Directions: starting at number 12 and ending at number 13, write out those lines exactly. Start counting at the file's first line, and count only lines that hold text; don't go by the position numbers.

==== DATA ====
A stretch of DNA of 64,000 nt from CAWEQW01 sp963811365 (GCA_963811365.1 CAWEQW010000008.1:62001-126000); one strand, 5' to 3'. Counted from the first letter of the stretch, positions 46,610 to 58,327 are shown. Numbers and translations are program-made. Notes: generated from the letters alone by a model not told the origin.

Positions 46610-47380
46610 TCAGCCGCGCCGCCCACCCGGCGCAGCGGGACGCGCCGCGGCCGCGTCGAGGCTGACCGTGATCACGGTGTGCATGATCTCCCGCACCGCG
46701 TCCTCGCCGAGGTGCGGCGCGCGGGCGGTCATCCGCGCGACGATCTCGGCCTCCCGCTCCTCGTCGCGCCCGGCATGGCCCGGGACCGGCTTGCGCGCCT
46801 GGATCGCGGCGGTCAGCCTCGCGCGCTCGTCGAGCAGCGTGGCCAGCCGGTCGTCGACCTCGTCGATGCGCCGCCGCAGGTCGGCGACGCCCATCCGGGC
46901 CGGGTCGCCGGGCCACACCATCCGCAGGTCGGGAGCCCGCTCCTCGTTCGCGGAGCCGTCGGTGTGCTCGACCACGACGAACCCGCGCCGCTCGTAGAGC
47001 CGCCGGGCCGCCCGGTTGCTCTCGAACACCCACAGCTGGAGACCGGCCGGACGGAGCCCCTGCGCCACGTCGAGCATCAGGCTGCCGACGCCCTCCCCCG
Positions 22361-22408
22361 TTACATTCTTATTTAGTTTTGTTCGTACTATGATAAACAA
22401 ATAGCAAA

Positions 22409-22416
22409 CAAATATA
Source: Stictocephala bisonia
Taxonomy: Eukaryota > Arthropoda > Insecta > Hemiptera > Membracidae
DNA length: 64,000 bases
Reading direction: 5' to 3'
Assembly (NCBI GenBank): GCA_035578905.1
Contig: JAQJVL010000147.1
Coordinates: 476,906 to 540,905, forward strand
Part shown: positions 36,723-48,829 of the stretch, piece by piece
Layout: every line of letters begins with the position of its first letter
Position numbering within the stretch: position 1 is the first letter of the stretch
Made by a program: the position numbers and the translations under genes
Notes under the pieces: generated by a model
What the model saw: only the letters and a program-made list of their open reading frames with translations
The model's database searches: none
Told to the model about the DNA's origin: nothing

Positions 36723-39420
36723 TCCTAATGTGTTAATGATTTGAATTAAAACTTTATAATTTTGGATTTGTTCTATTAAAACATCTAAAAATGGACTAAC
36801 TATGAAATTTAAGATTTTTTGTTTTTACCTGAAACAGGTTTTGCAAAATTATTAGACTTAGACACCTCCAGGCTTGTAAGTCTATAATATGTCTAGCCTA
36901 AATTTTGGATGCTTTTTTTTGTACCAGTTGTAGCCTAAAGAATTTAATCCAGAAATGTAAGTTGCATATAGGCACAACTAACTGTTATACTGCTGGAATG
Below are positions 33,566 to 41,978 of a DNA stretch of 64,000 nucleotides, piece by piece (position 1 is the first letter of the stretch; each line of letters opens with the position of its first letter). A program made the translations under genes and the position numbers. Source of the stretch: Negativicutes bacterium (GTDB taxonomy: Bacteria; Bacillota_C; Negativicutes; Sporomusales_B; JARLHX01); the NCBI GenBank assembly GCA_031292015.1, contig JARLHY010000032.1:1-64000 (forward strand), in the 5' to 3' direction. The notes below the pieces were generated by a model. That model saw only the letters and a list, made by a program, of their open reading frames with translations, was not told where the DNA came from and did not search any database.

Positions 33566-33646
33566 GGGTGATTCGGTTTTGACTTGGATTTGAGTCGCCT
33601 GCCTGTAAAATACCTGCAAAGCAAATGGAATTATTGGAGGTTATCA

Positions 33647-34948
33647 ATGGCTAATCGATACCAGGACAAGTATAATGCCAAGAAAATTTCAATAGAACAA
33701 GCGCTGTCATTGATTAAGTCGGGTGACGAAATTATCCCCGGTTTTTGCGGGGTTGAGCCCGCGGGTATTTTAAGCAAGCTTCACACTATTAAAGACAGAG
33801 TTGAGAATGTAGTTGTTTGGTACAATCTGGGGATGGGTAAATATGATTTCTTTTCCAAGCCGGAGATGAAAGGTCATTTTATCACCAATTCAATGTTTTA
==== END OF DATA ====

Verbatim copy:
22409 CAAATATA
Source: Stictocephala bisonia